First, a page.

Imagine that you took a 45 percent pay cut for the past three years, then had to pay off your house and car by a certain date.
Milacron Inc. is determined to conquer that type of steep challenge. This week's story on Page 7 by senior staff reporter Bill Bregar explains the dilemma facing the Cincinnati-based machinery company. Bonds and a revolving loan are coming due in March. Another big bill will hit a year later when euro-bonds come due.
Under normal circumstances - a healthy plastics machinery market - it would be much easier to refinance that debt. But the machinery market has been downright ugly for three years straight.
Stock analysts say the company probably will sell its metal-cutting fluids business to help pay the debt. That seems likely. Just last year, Milacron sold off three units that make metalworking products such as carbide inserts and tool-steel holders, and used the money to pay down its debt.
Milacron certainly has shown the ability to change. Originally a machine-tool maker, the firm expanded into plastics equipment in 1968. Thirty years later, the company sold its machine tools business to concentrate on plastics. That was 1998, in the middle of the boom period for plastics machinery. Then the bottom fell out in late 2000 - the equivalent of that 45 percent pay cut.
Milacron stands apart as the largest U.S.-owned plastics machinery manufacturer, and as an energetic promoter of important newer technologies such as the all-electric injection press and coinjection molding. The health of this 119-year-old industrial company is important to U.S. manufacturing.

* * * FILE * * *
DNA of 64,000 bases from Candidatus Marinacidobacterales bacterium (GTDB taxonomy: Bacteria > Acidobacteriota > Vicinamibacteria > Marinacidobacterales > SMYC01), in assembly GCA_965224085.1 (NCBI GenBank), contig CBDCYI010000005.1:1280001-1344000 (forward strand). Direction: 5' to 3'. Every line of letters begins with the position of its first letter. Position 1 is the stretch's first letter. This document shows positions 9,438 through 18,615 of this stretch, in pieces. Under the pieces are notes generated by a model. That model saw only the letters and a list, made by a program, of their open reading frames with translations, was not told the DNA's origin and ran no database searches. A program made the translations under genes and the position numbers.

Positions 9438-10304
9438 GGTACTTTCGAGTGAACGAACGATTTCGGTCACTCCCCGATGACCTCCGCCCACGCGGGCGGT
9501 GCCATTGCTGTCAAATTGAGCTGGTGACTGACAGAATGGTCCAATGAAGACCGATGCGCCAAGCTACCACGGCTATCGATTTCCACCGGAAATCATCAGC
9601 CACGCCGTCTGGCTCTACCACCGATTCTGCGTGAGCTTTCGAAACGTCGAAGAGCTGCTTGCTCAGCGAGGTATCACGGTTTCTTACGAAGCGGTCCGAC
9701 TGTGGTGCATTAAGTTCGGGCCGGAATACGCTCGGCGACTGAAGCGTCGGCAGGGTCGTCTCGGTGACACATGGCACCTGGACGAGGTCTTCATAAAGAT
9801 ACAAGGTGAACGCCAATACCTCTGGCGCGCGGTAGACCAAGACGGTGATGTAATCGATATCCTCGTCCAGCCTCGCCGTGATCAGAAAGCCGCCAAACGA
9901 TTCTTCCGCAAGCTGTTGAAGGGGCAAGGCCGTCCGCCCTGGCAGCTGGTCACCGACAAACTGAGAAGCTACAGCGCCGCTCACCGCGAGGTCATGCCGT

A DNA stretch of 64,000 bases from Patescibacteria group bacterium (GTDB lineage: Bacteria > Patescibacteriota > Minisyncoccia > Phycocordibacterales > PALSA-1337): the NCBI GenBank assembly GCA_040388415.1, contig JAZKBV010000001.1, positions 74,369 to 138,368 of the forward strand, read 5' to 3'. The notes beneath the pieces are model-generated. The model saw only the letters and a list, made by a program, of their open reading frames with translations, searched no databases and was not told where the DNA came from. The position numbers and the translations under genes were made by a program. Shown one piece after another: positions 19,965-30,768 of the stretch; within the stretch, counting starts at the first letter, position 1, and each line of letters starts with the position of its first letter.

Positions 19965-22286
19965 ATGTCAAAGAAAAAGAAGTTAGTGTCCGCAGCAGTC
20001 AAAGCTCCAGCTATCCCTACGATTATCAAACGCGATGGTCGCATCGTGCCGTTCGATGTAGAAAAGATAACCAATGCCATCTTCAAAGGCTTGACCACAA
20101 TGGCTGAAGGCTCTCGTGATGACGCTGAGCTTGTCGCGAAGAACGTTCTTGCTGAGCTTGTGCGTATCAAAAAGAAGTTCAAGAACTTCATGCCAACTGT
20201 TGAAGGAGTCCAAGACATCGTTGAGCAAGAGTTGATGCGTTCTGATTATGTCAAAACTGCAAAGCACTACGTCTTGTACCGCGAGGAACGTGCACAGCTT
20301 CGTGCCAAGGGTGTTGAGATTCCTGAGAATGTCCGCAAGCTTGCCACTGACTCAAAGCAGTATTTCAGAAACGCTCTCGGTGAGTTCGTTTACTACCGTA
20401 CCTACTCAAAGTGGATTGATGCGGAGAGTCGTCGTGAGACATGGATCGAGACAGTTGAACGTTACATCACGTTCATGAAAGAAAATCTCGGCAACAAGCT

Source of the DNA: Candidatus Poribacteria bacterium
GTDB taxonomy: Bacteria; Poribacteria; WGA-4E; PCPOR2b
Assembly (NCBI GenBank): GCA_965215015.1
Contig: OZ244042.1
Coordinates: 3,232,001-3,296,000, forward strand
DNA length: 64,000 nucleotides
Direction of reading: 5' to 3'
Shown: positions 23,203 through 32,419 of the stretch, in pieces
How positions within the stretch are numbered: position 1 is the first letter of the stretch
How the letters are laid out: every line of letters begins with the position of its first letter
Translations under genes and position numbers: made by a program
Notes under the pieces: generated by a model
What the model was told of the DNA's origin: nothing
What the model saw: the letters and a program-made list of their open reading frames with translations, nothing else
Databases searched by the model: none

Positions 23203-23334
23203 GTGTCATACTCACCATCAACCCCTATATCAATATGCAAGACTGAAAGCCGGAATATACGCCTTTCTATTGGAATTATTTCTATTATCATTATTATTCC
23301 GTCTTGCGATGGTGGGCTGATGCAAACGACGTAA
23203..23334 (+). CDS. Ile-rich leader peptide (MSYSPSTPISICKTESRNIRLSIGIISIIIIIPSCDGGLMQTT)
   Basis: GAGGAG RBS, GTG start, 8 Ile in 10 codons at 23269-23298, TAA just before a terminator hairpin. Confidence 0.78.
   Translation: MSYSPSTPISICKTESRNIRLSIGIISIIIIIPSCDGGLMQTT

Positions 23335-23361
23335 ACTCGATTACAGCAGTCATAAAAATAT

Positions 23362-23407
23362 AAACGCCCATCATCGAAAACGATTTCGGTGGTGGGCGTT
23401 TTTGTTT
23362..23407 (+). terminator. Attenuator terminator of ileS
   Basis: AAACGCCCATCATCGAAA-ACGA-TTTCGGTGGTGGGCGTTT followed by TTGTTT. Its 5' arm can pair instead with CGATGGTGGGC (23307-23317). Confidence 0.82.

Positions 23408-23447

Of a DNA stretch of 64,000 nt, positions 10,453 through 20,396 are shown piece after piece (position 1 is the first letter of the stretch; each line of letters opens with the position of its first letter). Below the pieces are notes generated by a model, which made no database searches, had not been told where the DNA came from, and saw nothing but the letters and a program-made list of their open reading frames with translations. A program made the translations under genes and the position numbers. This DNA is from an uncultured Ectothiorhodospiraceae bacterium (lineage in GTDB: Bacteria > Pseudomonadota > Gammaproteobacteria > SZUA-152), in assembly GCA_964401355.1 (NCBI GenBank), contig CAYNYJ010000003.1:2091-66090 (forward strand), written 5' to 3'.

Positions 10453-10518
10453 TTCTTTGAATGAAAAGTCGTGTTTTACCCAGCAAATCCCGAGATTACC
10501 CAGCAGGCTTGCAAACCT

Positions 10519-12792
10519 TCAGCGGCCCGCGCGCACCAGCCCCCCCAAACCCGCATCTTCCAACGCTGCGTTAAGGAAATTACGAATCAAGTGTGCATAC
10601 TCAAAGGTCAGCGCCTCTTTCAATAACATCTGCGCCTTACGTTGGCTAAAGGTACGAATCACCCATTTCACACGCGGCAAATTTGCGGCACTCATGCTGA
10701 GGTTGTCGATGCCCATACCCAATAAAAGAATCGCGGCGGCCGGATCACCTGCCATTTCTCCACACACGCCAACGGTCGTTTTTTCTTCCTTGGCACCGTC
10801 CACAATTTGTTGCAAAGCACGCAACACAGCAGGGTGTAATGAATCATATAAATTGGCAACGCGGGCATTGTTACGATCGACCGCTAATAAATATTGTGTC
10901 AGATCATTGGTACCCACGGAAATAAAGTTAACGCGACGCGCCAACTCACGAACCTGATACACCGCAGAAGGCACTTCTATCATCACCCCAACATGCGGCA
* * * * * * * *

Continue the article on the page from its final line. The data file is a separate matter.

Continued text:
The United States has lost more than 2 million manufacturing jobs in the past three years. The Bush administration, focused on terrorism and Iraq, has paid little attention. Now that seems to be changing. On Labor Day, Bush announced he will name a ``manufacturing czar.''
``Must be an election coming up,'' a skeptic would say. True, but equally important are fresh concerns from economists that continued job losses could halt the nascent recovery. Most of the layoffs are in manufacturing. Lots of those jobs are not coming back. Now that manufacturing is center stage, maybe the Bush administration will launch a major study of China's impact on the broader U.S. economy.
On a brighter note, the overall picture for U.S. factories seems to be improving. Manufacturing expanded in July and August, according to the Institute for Supply Management in Tempe, Ariz.
Milacron is traded on the New York Stock Exchange, so its woes are out in the open. Problems of other machinery makers may be easier to hide, but they all face the same pressures as 2003 winds down. When will machine buying pick up? It already has, but at such a modest level - and after such a staggering decline - that it barely feels like a recovery. The reasons are well-known, including competition from abroad and a capacity utilization figure for plastics processors that has refused to budge all year.
Milacron is a global player, running plants in Germany and India. Company leaders have started to look at manufacturing in China. Still, the United States remains Milacron's most important market, generating about half the firm's sales, and the big question mark stamped on the U.S. plastics industry remains a problem for Milacron and the other machinery companies.